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Information sharing bill passes, but privacy debate goes on

Information sharing bill passes, but privacy debate goes on

The controversial Cyber Information Sharing Act (CISA) is now law. But opponents, who say it will function mainly as a government surveillance tool, are not standing down

The Cybersecurity Information Sharing Act (CISA) is a done deal. But the debate over both its security value and privacy implications isn’t. It lingers, in some cases more intense than ever.

The mere fact that it has become law is historic – there have been numerous attempts in Congress, spanning nearly a decade, to craft a bill that would enable the sharing of cyber-threat indicators among government and private-sector entities without creating liability risks for companies or jeopardizing personal privacy.

And CISA, according to its proponents, comes as close as politically possible to achieving those goals. So while they were not gloating, they were relieved and gratified after it finally passed Congress in late December, tucked inside the 2016 Omnibus Appropriations bill (pages 1,728-1,863) and re-named the “Cybersecurity Act of 2015”.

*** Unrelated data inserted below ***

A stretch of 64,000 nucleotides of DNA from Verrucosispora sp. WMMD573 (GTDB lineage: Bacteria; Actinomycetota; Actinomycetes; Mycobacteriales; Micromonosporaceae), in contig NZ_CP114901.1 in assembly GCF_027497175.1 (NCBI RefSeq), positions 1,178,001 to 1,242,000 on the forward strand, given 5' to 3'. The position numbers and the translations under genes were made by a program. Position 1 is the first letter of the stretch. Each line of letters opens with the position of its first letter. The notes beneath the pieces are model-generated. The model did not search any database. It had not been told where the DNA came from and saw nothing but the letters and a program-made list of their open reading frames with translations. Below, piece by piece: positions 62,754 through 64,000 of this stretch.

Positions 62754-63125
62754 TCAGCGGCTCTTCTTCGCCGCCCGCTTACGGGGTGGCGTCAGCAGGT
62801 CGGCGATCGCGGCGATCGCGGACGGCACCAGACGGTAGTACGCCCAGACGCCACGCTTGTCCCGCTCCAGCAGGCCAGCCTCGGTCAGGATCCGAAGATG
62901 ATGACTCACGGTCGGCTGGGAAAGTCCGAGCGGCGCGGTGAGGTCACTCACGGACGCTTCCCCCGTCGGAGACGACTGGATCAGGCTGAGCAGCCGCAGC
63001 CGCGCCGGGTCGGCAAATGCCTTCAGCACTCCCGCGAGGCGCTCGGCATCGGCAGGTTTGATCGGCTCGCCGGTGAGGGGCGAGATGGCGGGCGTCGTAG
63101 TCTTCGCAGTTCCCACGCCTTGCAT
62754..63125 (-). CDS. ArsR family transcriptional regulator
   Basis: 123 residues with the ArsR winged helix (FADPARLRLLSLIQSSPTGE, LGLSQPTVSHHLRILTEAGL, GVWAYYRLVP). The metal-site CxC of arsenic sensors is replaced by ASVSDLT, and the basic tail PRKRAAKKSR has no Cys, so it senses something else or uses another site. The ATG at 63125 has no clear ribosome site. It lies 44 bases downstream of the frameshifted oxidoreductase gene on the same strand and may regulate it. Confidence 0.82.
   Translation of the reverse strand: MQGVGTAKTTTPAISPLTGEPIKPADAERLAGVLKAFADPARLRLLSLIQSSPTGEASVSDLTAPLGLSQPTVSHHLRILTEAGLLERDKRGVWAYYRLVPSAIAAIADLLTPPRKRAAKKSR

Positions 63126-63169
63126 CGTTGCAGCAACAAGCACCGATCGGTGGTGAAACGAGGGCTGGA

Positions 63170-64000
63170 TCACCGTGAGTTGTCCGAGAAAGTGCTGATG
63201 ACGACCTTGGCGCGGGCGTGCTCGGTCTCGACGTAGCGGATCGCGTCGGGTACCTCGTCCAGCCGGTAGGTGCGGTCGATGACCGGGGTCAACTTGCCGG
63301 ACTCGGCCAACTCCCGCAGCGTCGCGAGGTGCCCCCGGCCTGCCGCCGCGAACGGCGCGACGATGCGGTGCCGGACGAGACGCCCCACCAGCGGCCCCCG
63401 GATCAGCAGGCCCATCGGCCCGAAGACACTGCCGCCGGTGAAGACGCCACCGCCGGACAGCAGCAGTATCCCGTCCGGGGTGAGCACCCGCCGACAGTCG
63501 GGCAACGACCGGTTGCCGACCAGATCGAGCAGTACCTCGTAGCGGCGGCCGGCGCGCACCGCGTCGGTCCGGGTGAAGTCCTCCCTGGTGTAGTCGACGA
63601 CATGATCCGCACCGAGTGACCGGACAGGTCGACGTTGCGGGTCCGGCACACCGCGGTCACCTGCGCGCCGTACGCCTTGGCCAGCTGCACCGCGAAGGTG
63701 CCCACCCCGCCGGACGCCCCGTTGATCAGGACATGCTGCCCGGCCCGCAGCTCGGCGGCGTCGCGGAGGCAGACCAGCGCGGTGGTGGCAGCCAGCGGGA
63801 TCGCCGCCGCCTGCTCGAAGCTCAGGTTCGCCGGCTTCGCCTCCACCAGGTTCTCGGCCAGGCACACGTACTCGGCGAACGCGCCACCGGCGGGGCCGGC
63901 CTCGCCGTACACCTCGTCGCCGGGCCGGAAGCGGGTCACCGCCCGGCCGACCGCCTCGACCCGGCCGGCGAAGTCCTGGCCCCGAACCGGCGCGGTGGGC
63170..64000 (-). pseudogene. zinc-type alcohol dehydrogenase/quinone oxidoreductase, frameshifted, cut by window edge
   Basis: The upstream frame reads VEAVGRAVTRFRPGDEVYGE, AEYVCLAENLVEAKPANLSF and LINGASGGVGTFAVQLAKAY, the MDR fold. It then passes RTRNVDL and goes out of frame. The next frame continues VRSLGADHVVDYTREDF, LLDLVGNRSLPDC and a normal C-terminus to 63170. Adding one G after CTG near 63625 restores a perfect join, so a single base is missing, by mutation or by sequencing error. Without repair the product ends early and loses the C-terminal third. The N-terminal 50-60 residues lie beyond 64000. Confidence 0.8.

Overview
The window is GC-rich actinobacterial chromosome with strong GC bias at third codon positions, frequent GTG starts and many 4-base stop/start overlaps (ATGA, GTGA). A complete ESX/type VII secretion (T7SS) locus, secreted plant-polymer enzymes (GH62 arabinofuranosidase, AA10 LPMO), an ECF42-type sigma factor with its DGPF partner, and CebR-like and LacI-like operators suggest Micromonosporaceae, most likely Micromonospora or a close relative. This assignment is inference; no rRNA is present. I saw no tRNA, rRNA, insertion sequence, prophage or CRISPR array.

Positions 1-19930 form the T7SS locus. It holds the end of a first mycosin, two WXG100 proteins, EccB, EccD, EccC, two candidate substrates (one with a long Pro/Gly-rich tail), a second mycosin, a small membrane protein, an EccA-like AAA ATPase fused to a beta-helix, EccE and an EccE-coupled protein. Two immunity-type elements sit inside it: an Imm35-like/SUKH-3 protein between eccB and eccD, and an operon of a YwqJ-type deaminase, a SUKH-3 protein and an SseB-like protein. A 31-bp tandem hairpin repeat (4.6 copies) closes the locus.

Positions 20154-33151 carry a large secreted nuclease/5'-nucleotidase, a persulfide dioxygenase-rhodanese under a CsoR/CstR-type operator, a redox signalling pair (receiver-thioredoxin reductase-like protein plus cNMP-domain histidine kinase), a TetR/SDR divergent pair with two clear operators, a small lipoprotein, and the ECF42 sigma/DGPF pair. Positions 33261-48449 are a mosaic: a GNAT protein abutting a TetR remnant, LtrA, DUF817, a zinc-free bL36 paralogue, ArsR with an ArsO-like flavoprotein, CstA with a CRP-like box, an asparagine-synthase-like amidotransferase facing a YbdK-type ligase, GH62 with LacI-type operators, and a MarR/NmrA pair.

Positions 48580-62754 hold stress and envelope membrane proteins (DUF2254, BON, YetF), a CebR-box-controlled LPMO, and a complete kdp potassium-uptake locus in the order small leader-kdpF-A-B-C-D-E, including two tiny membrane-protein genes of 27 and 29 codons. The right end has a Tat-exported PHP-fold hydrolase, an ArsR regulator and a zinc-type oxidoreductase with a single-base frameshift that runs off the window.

They say it offers real hope of tipping the balance in favor of the good guys in combatting everything from corporate data breaches to other online crime, economic espionage and terrorism.

To Scott Talbott, senior vice president, government relations, at the Electronic Transactions Association, the value of sharing cyber threat indicators ought to be obvious.

“The value is that everyone can be alerted to cyber threats and take precautionary countermeasures before they materialize and spread,” he said. “Before CISA, corrective measures could be taken only after the cyber threat had done its damage. CISA allows each company to serve as an early warning system to the entire economy.”